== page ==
7. It is vital that we understand the consumer at a much deeper level than we have done historically, as they no longer want to be sold to, but engaged with. The advent of Big Data and AI deliver us new tools to generate insights and ultimately create more meaningful connections and stronger relationships.
  8. There is little to report on regulations — still no decision on botanicals, and no real update on medical device regulations.

Only two weeks to go until the annual North American OTC Conference! Hosted by Nicholas Hall and Everything Health in Morristown, New Jersey, 20-21 June, this highly-anticipated meeting will review crucial topics impacting the competitive landscape around the central theme of The Future of Consumer Self-care: New OTC Solutions. With topics on the agenda including the e-commerce revolution, a presentation on “Magical Marketing in Healthcare” from Google and a look at the industry’s ‘Switch wish list’, this promises to be an event you can’t afford to miss. To receive a copy of the full meeting agenda or to reserve your place now, contact lianne.hill@NicholasHall.com

Self-care in Canada: Meandering Path to New Regulations

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Mathematically, the shortest distance between two points is a straight line. However, in public policy it is rare to chart such a clear direction. Reading through the “What was Heard” report from Health Canada’s public consultation on self-care regulation, which was conducted online in late 2016, there does not appear to be any real consensus over new proposals for an overhaul of all the regulations for non-prescription medicines, Natural Health Products (NHPs) and cosmetics.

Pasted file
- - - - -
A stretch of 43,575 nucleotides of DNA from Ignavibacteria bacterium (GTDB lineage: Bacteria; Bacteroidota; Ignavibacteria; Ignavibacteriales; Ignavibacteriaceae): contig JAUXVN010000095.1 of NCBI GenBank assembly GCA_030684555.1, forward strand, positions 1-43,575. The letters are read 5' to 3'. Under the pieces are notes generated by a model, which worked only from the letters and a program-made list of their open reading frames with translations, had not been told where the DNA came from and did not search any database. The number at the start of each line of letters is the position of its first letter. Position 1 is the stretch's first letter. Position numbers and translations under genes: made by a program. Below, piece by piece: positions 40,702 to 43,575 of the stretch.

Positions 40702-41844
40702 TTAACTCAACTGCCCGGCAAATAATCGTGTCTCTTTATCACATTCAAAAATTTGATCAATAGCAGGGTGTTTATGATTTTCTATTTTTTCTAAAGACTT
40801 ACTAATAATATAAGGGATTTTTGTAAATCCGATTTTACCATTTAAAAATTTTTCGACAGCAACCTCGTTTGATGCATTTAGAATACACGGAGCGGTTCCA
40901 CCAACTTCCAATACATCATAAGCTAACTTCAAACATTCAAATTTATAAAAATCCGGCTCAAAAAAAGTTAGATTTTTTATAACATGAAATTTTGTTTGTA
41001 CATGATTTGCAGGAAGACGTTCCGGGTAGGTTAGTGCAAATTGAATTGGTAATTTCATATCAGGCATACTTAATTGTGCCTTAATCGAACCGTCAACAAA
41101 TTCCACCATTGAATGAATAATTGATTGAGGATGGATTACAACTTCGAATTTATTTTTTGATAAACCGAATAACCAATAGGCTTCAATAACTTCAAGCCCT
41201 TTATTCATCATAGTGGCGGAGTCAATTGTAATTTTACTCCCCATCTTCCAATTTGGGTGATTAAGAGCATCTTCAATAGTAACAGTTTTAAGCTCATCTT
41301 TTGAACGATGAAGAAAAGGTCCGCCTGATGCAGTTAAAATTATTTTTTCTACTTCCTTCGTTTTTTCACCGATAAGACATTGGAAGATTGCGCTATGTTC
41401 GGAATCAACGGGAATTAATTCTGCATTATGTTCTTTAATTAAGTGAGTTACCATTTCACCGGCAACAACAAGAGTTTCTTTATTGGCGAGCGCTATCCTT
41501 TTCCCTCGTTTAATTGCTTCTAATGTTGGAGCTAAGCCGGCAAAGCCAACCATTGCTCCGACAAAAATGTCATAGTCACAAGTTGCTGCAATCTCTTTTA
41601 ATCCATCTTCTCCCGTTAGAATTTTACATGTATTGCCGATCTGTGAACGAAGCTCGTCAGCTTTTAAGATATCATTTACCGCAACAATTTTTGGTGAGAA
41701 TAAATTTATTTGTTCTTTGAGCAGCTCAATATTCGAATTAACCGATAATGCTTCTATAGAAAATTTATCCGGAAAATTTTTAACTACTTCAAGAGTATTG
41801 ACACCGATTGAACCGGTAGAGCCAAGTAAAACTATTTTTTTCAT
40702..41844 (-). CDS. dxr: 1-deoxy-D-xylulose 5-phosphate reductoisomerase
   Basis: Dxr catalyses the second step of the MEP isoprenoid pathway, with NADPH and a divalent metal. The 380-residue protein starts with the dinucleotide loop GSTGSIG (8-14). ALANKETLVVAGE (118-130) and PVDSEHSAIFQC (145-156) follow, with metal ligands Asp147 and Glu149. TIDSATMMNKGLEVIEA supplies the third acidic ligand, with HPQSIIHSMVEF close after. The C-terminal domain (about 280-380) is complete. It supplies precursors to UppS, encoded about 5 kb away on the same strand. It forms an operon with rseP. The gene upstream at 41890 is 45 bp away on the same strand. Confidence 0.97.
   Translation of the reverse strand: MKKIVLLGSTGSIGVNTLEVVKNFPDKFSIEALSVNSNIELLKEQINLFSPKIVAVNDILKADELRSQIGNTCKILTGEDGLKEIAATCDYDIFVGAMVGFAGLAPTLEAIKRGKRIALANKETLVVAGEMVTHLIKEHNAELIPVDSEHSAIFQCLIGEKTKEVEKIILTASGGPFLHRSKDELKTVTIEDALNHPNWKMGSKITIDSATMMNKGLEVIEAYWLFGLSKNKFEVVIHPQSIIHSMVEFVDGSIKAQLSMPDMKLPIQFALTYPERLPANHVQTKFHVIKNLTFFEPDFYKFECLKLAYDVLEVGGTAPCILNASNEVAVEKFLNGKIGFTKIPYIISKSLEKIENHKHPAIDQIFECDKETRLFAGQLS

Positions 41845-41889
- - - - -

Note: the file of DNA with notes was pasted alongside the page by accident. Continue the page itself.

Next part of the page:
Although the report was completed months ago, it was only released in late March this year, as a backgrounder to a series of town hall style discussions on a more detailed set of changes starting 4th April. While the government has developed a more detailed set of proposals that address some of the concerns set out in the report from last year’s consultation, it would appear that those attending the provincial feedback forums will not have the opportunity to digest these details prior to giving their advice. In fact, one of the key findings of the report was that all stakeholders felt that the original outline lacks enough specificity to make cogent comment.

Reading the report, it is interesting how what was heard may not actually be fully representative of what was said. For example, the report concludes that “many participants in the consultation see considerable value in the clarity that would be provided by a single regulatory approach to all three affected areas” (i.e. cosmetics, NHPs and OTCs). What the data show is that in virtually all stakeholder categories, the support across several key measures was only around 30%. Taken another way, roughly 70% or more of the stakeholders would not be more confident in these proposals.

The report notes that most of the concerns came from the NHP segment. This should not be a surprise since all previous consultations were only about moving OTCs out of the prescription drug regulations. For non-prescription medicines, this was round two of the discussions but for the NHP and cosmetics sectors this was novel territory. The visceral reaction was clear given that the NHP community spent years developing a set of regulations independent from drug classification and achieved it through a parliamentary process. They perceived that rolling all OTCs and NHPs into one single regulation was a step back in time, especially given the tone of the documents about claims-based barriers to market access.

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There weren’t many points where all stakeholders agreed. However, it seems there was a strong consensus that self-care products (OTCs, NHPs and cosmetics) “should not be regulated in the same manner as prescription drugs”. Far from an epiphany, this was the basis for the idea that OTCs should be granted their own regulations outside the prescription regulations, just as NHPs were granted such regulatory status. Cosmetics have never been in the prescription drug framework.